Research Critique: Kidnap(1998) & Blast Theory

An interactive media art, Kidnap, was represented in 1998 led by Matt Adams in Blast Theory. It explored the social and cultural phenomenon through the application of innovative technology, live performance, media, dramaturgical structure and game in the fluid environment, combining real, virtual and fictional experience. In the official introduction of Kidnap, it highlights the ideas of control and consent, the media, theatre, surveillance and lottery culture in this performance, or called the event.

Control and consent are related to the political issue, about the power or authority. It asked “winners of kidnapped” for giving up control themselves and asked for approval to snatch them in a symbiotic risky way. In the article ‘How to kidnap your audience,’ politics is infused in our behavior, and how we relate to someone who asks us directions is a political act, through that type of inter-relationship, Adams said. Although he revealed some people described their work as apolitical, I agree with Adams’ view from the broad definition. When I take a look on the definition of politics in the dictionary, one of meanings is the art or science concerned with winning and holding control over a government. In my opinion, politics is not just control over a physical government, it also could dominate other people’s minds or behaviors, just what kidnap presented.

And in this event, it utilized the digital broadcasting where audience could appreciate the performance or “watch the news” through broadcast, and the interactive media, where people could have an access to communicate with kidnapped directly, but it’s pitiful not to find the document recording the dialogue between the audience and the victims. That’s interesting that besides people are attracted by the idea of being plucked from daily life and having every responsibility taken away from them for 48 hours, they also had a desire to be surveilled. I guess people may be eager to grab others’ attention, but may reassess themselves through this experience and I want to cite an article written in Independent here,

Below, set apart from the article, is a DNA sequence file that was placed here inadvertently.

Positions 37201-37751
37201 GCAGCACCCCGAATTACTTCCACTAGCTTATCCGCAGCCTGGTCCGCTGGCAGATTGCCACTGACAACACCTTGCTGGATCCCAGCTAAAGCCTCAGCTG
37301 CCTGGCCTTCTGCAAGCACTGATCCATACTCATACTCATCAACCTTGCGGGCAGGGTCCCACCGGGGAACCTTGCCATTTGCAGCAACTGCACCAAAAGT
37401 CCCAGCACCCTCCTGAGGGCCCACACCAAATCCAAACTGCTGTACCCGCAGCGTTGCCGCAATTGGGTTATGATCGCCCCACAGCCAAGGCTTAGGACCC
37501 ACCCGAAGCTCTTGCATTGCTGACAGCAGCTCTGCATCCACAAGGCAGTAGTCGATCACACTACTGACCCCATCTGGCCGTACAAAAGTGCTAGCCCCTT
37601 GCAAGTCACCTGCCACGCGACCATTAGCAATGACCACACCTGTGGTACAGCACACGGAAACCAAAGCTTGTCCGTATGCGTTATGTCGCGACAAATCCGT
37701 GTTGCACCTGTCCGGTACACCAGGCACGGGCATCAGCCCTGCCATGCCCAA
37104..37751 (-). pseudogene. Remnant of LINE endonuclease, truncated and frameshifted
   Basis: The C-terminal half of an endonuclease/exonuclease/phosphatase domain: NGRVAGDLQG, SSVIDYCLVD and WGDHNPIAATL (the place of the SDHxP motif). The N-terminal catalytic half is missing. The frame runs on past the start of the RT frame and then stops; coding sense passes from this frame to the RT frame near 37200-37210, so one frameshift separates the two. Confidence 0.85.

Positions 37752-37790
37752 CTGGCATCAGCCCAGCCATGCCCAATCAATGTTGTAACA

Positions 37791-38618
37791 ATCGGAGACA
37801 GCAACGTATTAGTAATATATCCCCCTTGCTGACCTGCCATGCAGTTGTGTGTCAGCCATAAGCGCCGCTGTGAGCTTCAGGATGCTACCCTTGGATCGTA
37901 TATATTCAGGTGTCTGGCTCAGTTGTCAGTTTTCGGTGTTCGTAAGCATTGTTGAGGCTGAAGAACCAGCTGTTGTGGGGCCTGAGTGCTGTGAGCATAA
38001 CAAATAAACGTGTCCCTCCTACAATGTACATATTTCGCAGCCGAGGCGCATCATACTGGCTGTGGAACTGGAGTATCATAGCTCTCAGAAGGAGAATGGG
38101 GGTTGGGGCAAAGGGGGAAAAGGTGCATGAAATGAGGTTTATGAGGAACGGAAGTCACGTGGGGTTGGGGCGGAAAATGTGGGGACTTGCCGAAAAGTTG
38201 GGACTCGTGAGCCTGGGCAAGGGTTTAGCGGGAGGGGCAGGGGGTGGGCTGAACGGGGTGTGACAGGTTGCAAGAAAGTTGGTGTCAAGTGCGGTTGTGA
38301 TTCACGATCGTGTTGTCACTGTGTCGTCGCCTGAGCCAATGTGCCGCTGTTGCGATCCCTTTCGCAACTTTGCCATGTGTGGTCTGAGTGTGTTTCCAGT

For that, I turned to Roger Plant, who has enthusiastically registered to be kidnapped. “I have been to a number of Blast Theory’s performances, and they are good at making you rethink suppositions and re-examine yourself.”

As Plato said, ‘Know thyself.’

one of winners

The other element that inspired me is “theatre,” which is the first passion on for Adams. In the article ‘How to kidnap your audience’ the author mentioned, audience are given strict guidelines in terms of how they can engage with it. It is a new point for me! Although the work put the audience in the center to make improvised behaviors, it is necessary to have strict and delicate arrangement for the happenings if we want to trigger real feelings and it must be like a “real” event. And “game” is also a new element that was never told about in the previous work we discussed. I never think about the game as a form of media art, a means of understanding and participating more easily for audience as well as a part representation of social and political dialogue. I think the game here has a strong connection to the idea of immersiveness, an easy way for people to swim in the world  that combines reality with virtuality, or an access to stimulating a strong sentiment resort to the strict arrangement of the game.

One Reply to “Research Critique: Kidnap(1998) & Blast Theory”

  1. Excellent Chloe, you made some very good points. First, I was particularly impressed with this statement:

    politics is not just control over a physical government, it also could dominate other people’s minds or behaviors, just what kidnap presented

    This is a great explanation for why this work, Kidnap, can be viewed as political, since it examines control and surveillance techniques and how people might willingly submit to these systems.

    I found it interesting that you hadn’t thought of the game form as relevant to new media art, but in fact, Blast Theory has pioneered the relationship between interactive new media art, performance, and game theory/structure. I really liked your comment about how the game environment creates a quality of immersion so that people can “swim” between the real and the virtual. That’s an outstanding comment!

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